Garrison:-- What a glorious work Harriet Beecher Stowe has wrought. Thanks for the Fugitive y have let me alone and are abusing you. To Mrs. Stowe, Whittier wrote:-- Ten thousand thanks few days after the publication of the book, Mrs. Stowe, writing from Boston to her husband in Brunsaleys and Legrees of the country. Of them Mrs. Stowe said: They were so curiously compoundet and her name as an author. In due time Mrs. Stowe began to receive answers to the letters she ter, of which but an extract has been given, Mrs. Stowe sent the following reply:-- My Lord,--Iout a design. Yours for the cause, Harriet Beecher Stowe. In December the Earl of Shaftesburytan on this fallen earth. To this letter Mrs. Stowe replied as follows:-- Andover, January 6, 1is Spirit. Yours in Christian sincerity, H. B. Stowe. Mrs. Stowe also received a letter frommon? If there is, it will be elsewhere than in hearts like mine. Sincerely yours, H. B. Stowe. [2 more...]
s mighty evil. Yours for the oppressed, H. B. Stowe. This harassing, brain-wearying, and hear George Sand reviewed the book, and spoke of Mrs. Stowe herself in words at once appreciative and discriminating: Mrs. Stowe is all instinct; it is the very reason she appears to some not to hav from the senate chamber at Washington to Professor Stowe: All that I hear and read bears tes such a genius to any living mortal. Should Mrs. Stowe conclude to visit Europe she will have a trihfully, C. Kingsley. March 28, 1853, Professor Stowe sent the following communication to the Cited Kingdom, was gladly accepted by Mr. and Mrs. Stowe, and they sailed immediately. The preceding month Mrs. Stowe had received a letter from Mrs. Follen in London, asking for information with ref her writing Uncle Tom's Cabin. In reply Mrs. Stowe sent the following very characteristic letted land of my fathers,--old, old England! May that day come! Yours affectionately, H. B. Stowe. [6 more...]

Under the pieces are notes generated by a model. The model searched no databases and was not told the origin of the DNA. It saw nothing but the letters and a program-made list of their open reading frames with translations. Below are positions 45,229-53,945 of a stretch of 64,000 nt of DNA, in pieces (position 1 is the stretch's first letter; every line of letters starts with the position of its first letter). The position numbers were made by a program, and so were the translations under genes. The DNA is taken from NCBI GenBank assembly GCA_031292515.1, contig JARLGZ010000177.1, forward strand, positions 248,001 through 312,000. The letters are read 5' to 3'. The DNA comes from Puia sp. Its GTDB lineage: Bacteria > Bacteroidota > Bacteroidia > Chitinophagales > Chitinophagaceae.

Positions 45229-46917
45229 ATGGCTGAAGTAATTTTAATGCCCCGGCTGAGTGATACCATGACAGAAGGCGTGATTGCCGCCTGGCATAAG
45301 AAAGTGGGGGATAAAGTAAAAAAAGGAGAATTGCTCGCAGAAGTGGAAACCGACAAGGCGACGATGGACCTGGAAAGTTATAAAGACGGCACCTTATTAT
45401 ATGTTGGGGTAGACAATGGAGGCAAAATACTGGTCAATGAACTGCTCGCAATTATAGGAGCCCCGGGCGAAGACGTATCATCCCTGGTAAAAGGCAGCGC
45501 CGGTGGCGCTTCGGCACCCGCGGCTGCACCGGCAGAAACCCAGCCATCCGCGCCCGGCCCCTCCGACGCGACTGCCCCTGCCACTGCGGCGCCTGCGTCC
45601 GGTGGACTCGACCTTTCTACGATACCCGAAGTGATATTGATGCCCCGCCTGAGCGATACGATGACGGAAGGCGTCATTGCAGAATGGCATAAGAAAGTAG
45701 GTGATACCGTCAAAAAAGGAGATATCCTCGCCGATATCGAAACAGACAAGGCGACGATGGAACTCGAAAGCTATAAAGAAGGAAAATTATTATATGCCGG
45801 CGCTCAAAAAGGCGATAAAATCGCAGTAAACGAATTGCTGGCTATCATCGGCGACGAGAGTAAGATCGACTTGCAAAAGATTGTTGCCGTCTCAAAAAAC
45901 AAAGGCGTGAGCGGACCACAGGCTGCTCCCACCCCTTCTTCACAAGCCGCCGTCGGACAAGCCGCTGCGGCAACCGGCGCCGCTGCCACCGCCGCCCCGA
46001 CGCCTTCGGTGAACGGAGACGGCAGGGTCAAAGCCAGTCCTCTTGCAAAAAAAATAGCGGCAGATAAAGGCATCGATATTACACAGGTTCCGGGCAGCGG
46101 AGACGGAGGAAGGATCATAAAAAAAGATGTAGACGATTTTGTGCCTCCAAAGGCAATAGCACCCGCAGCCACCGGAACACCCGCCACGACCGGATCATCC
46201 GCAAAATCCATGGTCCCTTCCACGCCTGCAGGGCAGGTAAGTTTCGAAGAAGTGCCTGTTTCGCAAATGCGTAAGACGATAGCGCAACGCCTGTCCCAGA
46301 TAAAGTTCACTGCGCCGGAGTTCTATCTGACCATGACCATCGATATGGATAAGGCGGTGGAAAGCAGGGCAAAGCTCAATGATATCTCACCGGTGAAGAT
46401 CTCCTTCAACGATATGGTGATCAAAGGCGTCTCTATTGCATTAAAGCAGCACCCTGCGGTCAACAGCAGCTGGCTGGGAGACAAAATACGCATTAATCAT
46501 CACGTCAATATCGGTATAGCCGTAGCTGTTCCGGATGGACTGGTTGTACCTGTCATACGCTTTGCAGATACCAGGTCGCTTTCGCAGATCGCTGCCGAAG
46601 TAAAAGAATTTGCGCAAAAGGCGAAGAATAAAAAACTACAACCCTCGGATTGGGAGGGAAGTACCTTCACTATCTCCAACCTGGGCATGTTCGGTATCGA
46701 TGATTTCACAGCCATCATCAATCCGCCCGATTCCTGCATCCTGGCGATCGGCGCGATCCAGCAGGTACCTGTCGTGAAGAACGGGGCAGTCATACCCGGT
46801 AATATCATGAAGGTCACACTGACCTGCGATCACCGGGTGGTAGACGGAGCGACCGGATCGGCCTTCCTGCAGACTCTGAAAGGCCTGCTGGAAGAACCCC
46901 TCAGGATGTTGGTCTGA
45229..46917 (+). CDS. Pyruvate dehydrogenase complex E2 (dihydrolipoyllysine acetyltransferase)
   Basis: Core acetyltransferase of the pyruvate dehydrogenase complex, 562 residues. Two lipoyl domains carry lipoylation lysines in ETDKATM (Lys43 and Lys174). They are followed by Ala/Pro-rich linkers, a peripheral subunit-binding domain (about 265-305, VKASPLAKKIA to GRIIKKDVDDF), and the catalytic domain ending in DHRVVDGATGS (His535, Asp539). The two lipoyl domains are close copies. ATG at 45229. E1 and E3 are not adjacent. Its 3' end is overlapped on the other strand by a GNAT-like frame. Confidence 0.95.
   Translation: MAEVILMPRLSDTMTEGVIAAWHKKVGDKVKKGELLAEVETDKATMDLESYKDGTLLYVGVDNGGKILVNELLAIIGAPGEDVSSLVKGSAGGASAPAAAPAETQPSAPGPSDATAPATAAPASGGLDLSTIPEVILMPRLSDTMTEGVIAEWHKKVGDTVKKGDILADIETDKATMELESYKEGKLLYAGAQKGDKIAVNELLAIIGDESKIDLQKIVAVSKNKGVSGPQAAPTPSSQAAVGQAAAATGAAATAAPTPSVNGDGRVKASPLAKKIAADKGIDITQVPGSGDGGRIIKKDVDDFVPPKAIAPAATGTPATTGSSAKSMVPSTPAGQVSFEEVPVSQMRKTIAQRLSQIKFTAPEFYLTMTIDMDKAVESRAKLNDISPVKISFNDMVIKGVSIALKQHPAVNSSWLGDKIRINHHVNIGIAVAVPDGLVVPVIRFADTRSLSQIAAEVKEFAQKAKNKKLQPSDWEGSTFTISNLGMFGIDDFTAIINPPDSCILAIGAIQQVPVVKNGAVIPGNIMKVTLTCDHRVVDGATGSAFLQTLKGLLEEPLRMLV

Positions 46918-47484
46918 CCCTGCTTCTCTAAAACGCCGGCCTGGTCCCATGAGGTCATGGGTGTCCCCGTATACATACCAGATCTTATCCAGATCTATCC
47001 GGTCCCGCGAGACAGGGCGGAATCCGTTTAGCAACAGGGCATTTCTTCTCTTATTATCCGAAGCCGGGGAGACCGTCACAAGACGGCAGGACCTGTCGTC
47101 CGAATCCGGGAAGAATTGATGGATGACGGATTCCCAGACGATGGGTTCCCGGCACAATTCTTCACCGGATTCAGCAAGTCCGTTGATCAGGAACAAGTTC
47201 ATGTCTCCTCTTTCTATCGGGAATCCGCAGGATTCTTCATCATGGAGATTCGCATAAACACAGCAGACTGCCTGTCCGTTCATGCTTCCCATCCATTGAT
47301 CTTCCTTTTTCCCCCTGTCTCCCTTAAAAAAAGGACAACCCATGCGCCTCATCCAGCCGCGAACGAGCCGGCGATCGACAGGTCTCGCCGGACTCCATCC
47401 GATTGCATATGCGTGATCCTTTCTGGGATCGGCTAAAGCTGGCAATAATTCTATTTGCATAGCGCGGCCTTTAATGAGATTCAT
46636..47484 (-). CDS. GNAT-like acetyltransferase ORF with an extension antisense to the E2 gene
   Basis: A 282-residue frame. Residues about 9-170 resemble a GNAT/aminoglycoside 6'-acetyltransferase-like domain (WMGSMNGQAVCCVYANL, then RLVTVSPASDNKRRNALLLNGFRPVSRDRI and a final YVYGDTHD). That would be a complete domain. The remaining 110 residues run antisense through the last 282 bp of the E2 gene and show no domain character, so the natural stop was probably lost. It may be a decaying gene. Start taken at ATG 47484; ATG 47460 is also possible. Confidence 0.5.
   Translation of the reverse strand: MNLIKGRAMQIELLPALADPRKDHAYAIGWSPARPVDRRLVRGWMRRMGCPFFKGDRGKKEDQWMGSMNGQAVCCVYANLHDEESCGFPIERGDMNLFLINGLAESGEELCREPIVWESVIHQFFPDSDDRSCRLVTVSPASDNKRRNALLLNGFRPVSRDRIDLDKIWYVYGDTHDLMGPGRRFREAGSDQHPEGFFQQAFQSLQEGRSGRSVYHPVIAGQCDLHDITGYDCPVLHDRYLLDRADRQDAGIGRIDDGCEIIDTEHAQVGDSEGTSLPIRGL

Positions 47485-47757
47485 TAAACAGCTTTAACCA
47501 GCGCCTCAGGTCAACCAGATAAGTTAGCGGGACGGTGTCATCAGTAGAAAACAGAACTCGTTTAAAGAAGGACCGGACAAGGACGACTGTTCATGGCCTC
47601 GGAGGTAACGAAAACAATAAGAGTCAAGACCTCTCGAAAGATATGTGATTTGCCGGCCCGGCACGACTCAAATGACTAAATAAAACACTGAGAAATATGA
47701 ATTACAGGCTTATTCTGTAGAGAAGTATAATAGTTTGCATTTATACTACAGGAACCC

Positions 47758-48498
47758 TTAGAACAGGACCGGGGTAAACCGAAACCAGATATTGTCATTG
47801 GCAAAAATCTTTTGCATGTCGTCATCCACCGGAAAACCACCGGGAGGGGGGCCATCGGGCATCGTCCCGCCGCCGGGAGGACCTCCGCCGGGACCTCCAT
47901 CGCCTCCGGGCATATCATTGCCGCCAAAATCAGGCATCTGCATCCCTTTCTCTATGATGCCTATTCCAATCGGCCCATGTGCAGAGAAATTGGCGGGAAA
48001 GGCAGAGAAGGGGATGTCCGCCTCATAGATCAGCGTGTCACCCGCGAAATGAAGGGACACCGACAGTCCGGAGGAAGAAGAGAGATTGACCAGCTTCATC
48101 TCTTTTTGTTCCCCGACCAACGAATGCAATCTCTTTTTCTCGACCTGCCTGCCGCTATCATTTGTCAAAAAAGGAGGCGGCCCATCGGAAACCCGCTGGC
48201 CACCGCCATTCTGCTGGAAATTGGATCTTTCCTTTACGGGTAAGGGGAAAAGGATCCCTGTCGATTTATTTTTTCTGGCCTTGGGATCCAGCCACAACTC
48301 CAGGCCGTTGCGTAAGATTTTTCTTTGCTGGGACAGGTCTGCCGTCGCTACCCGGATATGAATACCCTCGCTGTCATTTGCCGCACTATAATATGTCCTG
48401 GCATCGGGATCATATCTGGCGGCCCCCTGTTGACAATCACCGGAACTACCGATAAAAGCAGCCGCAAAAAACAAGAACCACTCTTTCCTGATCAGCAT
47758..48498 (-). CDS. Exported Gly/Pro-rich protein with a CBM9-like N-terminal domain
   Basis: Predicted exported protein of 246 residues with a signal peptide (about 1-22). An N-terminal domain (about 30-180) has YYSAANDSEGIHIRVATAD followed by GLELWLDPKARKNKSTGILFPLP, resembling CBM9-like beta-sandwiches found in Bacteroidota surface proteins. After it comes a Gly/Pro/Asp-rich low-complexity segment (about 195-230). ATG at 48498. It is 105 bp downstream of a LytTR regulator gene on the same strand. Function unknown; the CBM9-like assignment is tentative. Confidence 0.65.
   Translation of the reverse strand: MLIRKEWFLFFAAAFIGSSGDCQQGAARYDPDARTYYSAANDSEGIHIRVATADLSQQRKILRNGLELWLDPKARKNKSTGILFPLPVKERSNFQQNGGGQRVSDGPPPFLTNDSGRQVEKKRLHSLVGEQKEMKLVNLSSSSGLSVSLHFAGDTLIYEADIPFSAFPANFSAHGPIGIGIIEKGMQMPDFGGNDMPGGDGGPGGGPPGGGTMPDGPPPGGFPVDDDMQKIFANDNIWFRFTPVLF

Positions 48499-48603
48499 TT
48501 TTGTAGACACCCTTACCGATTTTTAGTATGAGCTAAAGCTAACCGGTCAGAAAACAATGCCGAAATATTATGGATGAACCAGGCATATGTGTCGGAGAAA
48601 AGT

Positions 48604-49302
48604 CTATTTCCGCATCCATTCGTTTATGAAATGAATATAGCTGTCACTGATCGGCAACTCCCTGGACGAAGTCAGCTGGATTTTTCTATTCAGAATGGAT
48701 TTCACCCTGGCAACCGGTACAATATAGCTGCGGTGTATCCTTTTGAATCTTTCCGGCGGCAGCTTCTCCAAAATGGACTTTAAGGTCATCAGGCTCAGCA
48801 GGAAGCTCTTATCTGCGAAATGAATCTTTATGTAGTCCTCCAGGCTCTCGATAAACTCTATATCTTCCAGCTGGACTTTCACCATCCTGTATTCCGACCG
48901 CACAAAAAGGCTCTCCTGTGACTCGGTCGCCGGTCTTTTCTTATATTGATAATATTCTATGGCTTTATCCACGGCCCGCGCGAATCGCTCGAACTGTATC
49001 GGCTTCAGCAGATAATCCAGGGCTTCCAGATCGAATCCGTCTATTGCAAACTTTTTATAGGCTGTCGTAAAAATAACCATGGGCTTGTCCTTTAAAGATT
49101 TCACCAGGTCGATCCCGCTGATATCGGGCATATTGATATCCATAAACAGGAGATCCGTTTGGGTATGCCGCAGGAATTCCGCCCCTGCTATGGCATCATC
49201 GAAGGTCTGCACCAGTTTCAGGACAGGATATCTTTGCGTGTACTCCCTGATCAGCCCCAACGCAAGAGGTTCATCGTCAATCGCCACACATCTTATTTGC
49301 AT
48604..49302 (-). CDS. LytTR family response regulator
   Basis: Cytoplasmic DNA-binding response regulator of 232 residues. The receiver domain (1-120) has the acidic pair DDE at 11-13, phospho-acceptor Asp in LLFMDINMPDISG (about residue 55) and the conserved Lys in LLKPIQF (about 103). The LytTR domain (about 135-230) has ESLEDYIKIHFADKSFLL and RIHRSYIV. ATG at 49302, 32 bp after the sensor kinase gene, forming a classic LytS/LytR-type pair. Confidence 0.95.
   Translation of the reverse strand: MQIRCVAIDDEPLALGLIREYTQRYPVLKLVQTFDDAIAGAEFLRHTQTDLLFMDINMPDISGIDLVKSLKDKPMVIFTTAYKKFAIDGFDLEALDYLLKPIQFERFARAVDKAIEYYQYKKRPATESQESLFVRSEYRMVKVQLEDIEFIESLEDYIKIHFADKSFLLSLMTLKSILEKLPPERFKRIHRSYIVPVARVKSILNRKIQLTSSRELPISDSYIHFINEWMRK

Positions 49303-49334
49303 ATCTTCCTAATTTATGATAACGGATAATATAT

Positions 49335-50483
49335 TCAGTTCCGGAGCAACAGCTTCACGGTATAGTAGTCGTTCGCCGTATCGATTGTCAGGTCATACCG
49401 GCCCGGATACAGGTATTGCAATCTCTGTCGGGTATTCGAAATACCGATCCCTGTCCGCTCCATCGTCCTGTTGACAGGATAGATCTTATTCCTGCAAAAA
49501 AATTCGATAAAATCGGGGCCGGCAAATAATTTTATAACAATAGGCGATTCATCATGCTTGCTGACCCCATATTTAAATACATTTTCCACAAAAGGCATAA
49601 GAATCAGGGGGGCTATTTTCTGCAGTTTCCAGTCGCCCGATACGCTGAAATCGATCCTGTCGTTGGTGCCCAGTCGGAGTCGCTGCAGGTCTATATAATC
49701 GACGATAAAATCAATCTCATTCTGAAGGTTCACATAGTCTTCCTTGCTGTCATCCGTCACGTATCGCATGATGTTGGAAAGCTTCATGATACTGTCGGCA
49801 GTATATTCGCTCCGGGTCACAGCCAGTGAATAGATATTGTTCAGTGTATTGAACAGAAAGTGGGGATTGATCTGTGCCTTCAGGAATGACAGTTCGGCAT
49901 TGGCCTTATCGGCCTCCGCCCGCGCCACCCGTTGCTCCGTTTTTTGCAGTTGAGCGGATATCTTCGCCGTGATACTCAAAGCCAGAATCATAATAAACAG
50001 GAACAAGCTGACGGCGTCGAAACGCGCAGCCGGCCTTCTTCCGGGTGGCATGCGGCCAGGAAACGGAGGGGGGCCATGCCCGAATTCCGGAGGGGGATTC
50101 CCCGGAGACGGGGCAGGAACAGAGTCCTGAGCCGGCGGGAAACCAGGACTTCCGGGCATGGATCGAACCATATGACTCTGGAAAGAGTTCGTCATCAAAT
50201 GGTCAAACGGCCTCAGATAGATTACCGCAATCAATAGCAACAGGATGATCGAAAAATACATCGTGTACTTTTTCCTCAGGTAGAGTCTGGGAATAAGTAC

Chapter 10: from over the sea, 1853. The Earl of Carlisle. Arthur helps. the Duke and Duchess of Argyll. Martin Farquhar Tupper. a memorable meeting at Stafford house. MacAULAYulay and Dean Milman. Windsor Castle. Professor Stowe returns to America. Mrs. Stowe on the continent. impressions of Paris. En route to Switzerland and Germany. back to England. Homeward bound. Rose Cottage, Walworth, London, May 2, 1856. My Dear,--This morning Mrs. Follen called and we haMrs. Stowe on the continent. impressions of Paris. En route to Switzerland and Germany. back to England. Homeward bound. Rose Cottage, Walworth, London, May 2, 1856. My Dear,--This morning Mrs. Follen called and we had quite a chat. We are separated by the whole city. She lives at the West End, while I am down here in Walworth, which is one of the postscripts of London, for this place has as many postscripts as a lady's letter. This evening we dined with the Earl of Carlisle. There was no company but ourselves, for he, with great consideration, said in his note that he thought a little quiet would be the best thing he could offer. Lord Carlisle is a great friend to America, and so is his sister, the D
things that our good be not evil spoken of, and that we be left to defend nothing which is opposed to his glory and the good of man! Yours in all sympathy, H. B. Stowe. During the Kansas and Nebraska agitation (1853-54), Mrs. Stowe, in common with the abolitionists of the North, was deeply impressed with a solemn sense that If in any points in this note I appear to have misapprehended or done you injustice, I hope you will candidly let me know where and how. Truly your friend, H. B. Stowe. In addition to these letters the following extracts from a subsequent letter to Mr. Garrison are given to show in what respect their fields of labor differeadvantageously by the aid of money, let me know. God has given me some power in this way, though I am too feeble to do much otherwise. Yours for the cause, H. B. Stowe. Although the demand was very great upon Mrs. Stowe for magazine and newspaper articles, many of which she managed to write in 1854-55, she had in her mind